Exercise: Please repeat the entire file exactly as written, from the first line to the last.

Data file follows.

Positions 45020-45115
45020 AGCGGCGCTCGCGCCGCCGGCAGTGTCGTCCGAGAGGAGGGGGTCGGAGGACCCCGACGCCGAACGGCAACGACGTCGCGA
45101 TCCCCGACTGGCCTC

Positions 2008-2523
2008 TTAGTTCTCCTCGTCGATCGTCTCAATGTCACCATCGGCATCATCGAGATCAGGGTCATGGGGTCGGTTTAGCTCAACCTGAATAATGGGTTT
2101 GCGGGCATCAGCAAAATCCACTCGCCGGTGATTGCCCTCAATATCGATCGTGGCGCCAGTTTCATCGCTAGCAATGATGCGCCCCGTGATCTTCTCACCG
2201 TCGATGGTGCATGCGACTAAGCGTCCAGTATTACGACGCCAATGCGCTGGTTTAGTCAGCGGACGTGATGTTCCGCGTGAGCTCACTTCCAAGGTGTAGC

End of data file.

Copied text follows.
Positions 45020-45115
45020 AGCGGCGCTCGCGCCGCCGGCAGTGTCGTCCGAGAGGAGGGGGTCGGAGGACCCCGACGCCGAACGGCAACGACGTCGCGA
45101 TCCCCGACTGGCCTC

Positions 2008-2523
2008 TTAGTTCTCCTCGTCGATCGTCTCAATGTCACCATCGGCATCATCGAGATCAGGGTCATGGGGTCGGTTTAGCTCAACCTGAATAATGGGTTT
2101 GCGGGCATCAGCAAAATCCACTCGCCGGTGATTGCCCTCAATATCGATCGTGGCGCCAGTTTCATCGCTAGCAATGATGCGCCCCGTGATCTTCTCACCG
2201 TCGATGGTGCATGCGACTAAGCGTCCAGTATTACGACGCCAATGCGCTGGTTTAGTCAGCGGACGTGATGTTCCGCGTGAGCTCACTTCCAAGGTGTAGC